I had some trouble with one of my YA WIPs that is set during the biblical age.
Harald Johnson has entertained us before with a perspective on transporting readers in time and place for his novel New York 1609. Today he tells us of going wayyyyyyyy back in time as he’s done in his latest novel Neander: A Time Travel Adventure. Yes, that’s Neander as in Neanderthal.
On its surface, the writing of historical fiction seems straightforward: pick a theme, premise, or concept from at least 50 years ago (the official minimum), spend some time researching locations, conducting interviews, studying photographs or artwork, reading documents, letters, memoirs, articles, etc. And then write your book.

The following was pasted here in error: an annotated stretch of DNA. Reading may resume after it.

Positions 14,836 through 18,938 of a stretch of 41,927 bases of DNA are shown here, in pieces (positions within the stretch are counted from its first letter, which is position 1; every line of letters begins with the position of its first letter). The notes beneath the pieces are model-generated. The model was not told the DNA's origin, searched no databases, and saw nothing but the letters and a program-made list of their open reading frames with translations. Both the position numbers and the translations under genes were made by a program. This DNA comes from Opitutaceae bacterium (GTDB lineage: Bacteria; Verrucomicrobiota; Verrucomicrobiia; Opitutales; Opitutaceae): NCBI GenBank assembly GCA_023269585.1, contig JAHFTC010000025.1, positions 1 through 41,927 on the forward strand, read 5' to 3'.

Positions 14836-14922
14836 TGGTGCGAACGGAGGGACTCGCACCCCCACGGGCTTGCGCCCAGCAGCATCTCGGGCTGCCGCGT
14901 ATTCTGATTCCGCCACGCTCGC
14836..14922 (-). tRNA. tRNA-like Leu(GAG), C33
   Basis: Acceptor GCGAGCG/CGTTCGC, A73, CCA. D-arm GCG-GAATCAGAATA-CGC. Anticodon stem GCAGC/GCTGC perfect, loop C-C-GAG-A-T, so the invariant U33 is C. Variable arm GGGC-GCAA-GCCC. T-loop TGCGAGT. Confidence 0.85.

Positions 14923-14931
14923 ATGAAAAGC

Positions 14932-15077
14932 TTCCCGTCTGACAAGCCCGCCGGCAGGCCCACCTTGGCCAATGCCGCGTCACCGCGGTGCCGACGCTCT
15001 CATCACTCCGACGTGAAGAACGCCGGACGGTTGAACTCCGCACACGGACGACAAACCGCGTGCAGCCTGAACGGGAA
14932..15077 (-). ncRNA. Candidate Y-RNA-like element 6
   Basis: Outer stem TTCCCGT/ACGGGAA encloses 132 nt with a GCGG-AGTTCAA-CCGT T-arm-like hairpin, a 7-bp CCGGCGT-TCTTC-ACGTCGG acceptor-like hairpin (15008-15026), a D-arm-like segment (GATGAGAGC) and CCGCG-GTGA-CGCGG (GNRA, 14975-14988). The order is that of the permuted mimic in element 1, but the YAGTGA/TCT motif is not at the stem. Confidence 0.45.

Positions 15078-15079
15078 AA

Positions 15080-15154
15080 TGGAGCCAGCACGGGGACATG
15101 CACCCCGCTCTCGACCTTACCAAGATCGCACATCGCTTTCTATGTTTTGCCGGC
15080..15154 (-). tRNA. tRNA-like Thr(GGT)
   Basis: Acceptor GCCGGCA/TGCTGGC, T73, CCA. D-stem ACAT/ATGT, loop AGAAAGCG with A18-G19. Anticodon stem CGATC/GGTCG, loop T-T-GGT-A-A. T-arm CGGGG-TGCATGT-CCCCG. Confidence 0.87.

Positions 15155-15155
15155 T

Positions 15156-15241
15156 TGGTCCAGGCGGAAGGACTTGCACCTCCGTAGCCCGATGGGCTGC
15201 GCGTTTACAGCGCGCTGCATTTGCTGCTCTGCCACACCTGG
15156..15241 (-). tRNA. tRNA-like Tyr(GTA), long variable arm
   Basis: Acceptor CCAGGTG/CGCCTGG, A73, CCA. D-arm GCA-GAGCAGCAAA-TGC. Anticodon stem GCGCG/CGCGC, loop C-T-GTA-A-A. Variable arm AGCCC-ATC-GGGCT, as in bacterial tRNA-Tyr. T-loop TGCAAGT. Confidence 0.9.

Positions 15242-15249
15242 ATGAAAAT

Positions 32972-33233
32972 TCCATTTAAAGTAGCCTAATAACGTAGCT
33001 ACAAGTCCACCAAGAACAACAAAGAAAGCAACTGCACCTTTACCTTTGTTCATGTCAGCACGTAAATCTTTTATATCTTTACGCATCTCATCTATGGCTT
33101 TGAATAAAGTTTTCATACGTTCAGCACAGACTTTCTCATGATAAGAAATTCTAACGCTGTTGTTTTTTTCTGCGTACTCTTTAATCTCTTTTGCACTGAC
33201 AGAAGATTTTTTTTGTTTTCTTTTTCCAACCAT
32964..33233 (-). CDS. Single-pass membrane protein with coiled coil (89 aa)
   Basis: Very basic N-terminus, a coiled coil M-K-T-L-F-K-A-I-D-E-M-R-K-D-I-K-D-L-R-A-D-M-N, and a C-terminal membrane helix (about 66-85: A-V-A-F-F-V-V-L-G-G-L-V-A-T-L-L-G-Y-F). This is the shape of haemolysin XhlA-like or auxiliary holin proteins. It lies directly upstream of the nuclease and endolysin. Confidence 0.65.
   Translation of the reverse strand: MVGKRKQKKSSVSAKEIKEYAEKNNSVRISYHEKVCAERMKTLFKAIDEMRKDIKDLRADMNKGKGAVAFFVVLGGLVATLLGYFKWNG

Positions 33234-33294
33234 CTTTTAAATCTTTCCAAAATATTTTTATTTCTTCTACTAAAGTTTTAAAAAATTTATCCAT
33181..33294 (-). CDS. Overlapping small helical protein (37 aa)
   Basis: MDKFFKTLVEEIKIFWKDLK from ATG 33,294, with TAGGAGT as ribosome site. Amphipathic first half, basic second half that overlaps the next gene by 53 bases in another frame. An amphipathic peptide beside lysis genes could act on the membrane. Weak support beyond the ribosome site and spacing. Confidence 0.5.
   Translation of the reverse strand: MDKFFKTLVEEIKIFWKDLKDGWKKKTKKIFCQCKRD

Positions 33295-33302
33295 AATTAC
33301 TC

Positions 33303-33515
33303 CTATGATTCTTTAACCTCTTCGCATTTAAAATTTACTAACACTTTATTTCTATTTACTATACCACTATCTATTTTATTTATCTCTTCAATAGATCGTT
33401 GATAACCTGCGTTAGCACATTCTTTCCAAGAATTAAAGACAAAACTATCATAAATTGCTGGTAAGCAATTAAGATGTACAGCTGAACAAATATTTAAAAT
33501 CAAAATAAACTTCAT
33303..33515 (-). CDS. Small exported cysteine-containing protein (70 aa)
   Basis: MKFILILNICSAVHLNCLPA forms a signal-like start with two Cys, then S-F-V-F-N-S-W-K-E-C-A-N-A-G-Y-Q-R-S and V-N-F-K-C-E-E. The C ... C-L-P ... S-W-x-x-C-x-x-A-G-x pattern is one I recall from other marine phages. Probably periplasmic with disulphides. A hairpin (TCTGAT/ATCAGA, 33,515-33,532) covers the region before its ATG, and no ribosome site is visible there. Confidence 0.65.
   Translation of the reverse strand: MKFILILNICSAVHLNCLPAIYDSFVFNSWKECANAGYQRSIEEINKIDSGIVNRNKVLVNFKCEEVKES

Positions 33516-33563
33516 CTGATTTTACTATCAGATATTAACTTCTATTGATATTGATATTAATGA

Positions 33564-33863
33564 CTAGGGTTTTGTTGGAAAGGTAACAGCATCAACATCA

Beyond the obvious challenges of having the time/resources to do it, having or not having a publisher to accept it (not a problem for an Indie author like myself), and all the other challenges that novel writing presents, the path to creating a work of historical fiction seems fairly direct…
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